In 2015, like in most years, WISER hosted a group of visitors on our campus for a few months. Two of those visitors, Savannah Johnson and Madelaine Katz, were working on similar research projects exploring the mental health of girls in Muhuru Bay.
Three years later, Savannah and Madelaine still consider themselves WISER advocates, but now, as graduate students, they have taken their research projects all the way from Muhuru Bay to North Carolina and on to South Africa.
Last month, Savannah and Madelaine traveled to Johannesburg to present their combined research, which targeted adolescent mental health outcomes at WISER and in the Muhuru Bay community. The final project, overseen by Dr. Sherryl Broverman of Duke University, was entitled “Becoming WISER: Evaluation of a school-based psychosocial support intervention among adolescent girls in rural Kenya.” The research was featured at Ending Gender Inequalities 2018, a conference hosted in South Africa by nonprofit research institute RTI International. The event provided a high-energy space for leaders from around the world to share perspectives on how to create a more empowering world for women and girls.
“Being in that space, surrounded by people working on women and girls’ empowerment, was rewarding,” said Madelaine. “But having WISER’s results displayed, using WISER’s impact to add to the body of research on girls’ well-being was really remarkable.”
The team’s study administered a novel mental health survey called the Hope Scale, which was given to both WISER students in their first year and to female students of the same age in Muhuru Bay who had also passed their primary school exams. The tool is unique in that it can capture themes that may be missed using other tools. The survey asks girls to agree or disagree with statements such as “When there is a bad experience in your life, you know that it will not stay bad forever,” or “When you become an adult, you foresee yourself getting a job.”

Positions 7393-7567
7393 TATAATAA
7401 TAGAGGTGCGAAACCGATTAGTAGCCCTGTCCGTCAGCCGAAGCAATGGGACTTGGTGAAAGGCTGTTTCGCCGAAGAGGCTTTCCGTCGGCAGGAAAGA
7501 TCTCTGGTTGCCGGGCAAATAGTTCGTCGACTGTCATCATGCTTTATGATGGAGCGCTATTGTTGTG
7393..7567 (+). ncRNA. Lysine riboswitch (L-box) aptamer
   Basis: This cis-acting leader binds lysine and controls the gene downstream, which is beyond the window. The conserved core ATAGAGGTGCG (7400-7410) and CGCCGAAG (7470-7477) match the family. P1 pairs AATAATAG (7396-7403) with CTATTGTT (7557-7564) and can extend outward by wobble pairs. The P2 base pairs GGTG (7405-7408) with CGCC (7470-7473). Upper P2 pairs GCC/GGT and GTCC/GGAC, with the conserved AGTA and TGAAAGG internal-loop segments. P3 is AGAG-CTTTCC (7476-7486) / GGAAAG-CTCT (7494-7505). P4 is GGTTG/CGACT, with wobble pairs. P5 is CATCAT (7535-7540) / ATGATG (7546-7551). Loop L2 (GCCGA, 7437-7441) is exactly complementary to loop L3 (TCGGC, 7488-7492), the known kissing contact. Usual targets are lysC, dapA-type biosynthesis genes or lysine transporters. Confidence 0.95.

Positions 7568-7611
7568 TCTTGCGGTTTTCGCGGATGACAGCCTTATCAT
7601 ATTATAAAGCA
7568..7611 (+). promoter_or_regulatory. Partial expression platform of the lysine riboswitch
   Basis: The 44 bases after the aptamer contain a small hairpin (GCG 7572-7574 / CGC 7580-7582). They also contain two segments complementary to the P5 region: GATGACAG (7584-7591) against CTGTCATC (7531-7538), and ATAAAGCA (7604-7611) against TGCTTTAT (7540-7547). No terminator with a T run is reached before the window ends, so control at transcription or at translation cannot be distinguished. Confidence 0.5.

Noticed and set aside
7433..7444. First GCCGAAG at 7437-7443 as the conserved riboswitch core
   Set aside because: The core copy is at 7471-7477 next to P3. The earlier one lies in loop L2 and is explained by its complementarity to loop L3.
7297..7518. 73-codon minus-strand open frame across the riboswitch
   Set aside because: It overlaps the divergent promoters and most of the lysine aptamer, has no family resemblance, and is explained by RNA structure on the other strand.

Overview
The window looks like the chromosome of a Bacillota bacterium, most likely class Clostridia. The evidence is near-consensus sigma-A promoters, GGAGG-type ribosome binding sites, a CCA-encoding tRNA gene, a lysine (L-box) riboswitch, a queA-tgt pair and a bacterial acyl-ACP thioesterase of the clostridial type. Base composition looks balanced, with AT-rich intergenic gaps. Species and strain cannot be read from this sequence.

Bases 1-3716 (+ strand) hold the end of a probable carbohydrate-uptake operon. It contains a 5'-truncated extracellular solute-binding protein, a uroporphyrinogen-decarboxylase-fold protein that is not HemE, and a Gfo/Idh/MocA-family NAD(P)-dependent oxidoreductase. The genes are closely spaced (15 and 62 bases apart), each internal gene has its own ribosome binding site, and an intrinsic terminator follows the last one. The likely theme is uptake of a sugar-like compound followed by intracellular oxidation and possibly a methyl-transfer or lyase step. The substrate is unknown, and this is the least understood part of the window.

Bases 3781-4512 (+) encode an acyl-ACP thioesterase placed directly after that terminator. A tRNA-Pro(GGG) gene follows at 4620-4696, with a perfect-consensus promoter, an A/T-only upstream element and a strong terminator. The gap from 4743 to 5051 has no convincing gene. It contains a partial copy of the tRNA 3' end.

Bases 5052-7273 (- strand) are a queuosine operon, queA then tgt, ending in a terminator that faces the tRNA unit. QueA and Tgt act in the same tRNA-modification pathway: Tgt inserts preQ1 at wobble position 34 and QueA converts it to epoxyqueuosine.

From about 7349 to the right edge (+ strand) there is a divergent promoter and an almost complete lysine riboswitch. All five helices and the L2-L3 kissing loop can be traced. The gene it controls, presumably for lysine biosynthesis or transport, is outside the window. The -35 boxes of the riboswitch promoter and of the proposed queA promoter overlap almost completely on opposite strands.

After collecting the results, Savannah and Madelaine found that WISER students scored significantly higher in terms of overall hope than girls who were not attending WISER. They speculate that this higher score may be due to the unique environment that WISER provides for all of its students. WISER offers reassurance that girls will complete their secondary school education, that they have all materials needed for success (school clothes, supplies, menstrual pads), that they are supported by peers, and that they receive guidance and counseling from mentors and teachers.
The team believes this study provides evidence that the students at WISER may have a higher level of hope than their peers who do not have access to educational experiences as comprehensive as WISER. It also suggests that, when it comes to mental health, WISER remains a critical and valuable resource for girls in Muhuru Bay.
This is why, in part, the WISER team is excited to be expanding to double our school population between 2017 and 2020. Savannah and Madelaine’s study suggests that girls outside of WISER may feel less hopeful. What better way to address that issue than to open WISER’s gates to more girls than ever?
You can follow along with WISER’s ongoing expansion by subscribing to our newsletter and by reading WISER news right here on wisergirls.org. For this update, the WISER team would like to send a special thanks to Savannah Johnson and Madelaine Katz for their work and their commitment to WISER’s mission over all these years!